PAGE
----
Posted on Feb 20, 2019
Have you ever wondered how sorghum is grown? Sorghum is actually part of a larger group of plant types, which include grain, sweet, biomass and forage sorghum. Grain sorghum is primarily utilized in livestock feed and ethanol production in the U.S. but is expanding into the consumer food industry as well as other emerging markets. Farmers who grow grain sorghum for food consumption do so because it’s a nutritious whole grain that can be eaten in a variety of creative recipes and products.
Grain sorghum is truly stellar to see growing in the field. The leafy green stalks and distinctive grain heads create a sea of vibrant color. The grain heads can take on many shapes and sizes ranging from a tight-headed, round panicle to an open, droopy panicle that can be short or long. While white or tan sorghum is traditionally what we consume in food products, sorghum can actually be grown in a number of varieties, such as red, orange, bronze and black. These colorful sorghum varieties are making their way into new food products due to consumer demand and their beneficial qualities, such as high levels of antioxidants. Sorghum is an incredibly unique plant — let’s take a peek into the 120-day journey it takes to grow this super grain.
Sorghum’s journey begins with planting. Seeds are planted within a window between February and July, depending on the location of the farm. In the U.S., sorghum is traditionally grown in the Sorghum Belt, a span of land from South Dakota to southern Texas. Planting typically first occurs in the southernmost states and moves north depending on weather patterns. Learn more about the Sorghum Belt here.
Following planting, young sorghum plants will begin to emerge from the soil in approximately five days. As the plants grow and mature, the stalks grow taller and form more leaves. At the height of growth, the plant will reach 3-5 feet tall and contain approximately 15-18 leaves. The flag leaf is the last to form on the plant, allowing for the next phase of growth.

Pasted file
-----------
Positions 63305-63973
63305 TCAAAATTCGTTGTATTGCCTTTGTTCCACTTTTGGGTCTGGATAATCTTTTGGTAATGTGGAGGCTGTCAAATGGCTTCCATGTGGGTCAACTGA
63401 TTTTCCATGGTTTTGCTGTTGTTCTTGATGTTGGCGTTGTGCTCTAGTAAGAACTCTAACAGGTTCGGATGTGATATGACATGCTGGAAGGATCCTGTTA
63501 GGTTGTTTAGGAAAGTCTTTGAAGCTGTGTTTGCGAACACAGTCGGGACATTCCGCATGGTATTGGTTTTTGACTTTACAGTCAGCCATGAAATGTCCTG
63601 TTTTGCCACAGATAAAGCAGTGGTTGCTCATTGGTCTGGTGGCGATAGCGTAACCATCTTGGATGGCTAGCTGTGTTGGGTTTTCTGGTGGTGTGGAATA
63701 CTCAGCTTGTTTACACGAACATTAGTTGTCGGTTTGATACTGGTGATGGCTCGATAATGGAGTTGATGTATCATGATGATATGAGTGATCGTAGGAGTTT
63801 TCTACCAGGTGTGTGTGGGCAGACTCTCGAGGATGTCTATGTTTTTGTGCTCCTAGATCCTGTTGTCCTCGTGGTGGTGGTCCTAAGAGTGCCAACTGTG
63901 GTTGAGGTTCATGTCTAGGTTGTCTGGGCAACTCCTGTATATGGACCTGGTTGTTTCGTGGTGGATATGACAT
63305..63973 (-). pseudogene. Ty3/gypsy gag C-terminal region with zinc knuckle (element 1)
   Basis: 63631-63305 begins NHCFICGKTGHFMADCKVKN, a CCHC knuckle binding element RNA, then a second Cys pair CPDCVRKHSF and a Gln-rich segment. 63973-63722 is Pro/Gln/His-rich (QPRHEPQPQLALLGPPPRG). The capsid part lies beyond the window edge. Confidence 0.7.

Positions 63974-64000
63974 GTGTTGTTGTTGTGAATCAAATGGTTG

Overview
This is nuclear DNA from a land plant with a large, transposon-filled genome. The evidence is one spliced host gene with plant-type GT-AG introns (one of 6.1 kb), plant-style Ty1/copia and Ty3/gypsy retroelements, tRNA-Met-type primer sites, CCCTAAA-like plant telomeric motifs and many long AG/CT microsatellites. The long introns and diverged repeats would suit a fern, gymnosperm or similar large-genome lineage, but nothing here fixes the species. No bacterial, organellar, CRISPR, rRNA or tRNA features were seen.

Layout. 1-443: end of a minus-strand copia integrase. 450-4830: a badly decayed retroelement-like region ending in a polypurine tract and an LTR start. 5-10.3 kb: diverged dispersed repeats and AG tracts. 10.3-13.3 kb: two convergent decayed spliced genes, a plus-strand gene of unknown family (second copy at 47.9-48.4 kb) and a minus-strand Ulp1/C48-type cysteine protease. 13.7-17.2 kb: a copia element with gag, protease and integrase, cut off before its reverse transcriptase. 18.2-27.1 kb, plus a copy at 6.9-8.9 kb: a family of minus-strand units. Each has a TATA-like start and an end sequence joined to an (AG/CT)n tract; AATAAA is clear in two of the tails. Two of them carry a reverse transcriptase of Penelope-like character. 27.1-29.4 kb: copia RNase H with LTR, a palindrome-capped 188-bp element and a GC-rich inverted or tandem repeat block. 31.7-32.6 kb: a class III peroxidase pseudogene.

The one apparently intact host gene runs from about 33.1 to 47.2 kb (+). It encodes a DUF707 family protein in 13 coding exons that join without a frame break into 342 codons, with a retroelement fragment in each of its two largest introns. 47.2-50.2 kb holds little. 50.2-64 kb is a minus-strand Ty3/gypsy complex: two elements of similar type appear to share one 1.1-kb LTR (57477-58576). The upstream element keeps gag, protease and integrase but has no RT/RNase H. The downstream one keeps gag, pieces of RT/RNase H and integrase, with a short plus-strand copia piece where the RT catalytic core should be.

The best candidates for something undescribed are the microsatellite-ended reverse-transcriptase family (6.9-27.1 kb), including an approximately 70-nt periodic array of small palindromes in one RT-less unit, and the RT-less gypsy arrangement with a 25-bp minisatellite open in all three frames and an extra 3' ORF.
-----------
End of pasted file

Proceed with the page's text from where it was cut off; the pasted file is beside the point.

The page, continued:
Once the tip of the flag leaf becomes visible, the sorghum head, also known as apanicle, will begin to emerge within 7-10 days.After 100 percent of the head has grown above the flag leaf, the hundreds of small flowers will begin flowering starting at the top of the head moving downward over a 3-7 day period. This step is crucial, as it initiates the growth of the grain.
Grain will eventually cover the entire sorghum head. As is matures, the grain kernels will transform from a soft grain with a light green color to a hard grain with its final color, which can be white, tan, bronze or red. This process can take approximately 30 days.
When sorghum plants reach full maturity, farmers will begin harvesting the grain utilizing a combine from July to late October, depending on the location of the farm. As farmers harvest their fields, the combine separates the grain from the stalks andcollects the grain where it is then transferred to trucks and stored. Grain destined for your kitchen is then taken to a manufacturer who prepares the sorghum for use as either a whole ingredient or in packaged and ready-to-eat products. While we typically only consume the grain from sorghum plants, left in the field does not go to waste. Sorghum stalks and leaves are often utilized for grazing or feeding livestock. Stalks can also provide cover to protect wildlife and help enhance soil health as part of good conservation practices.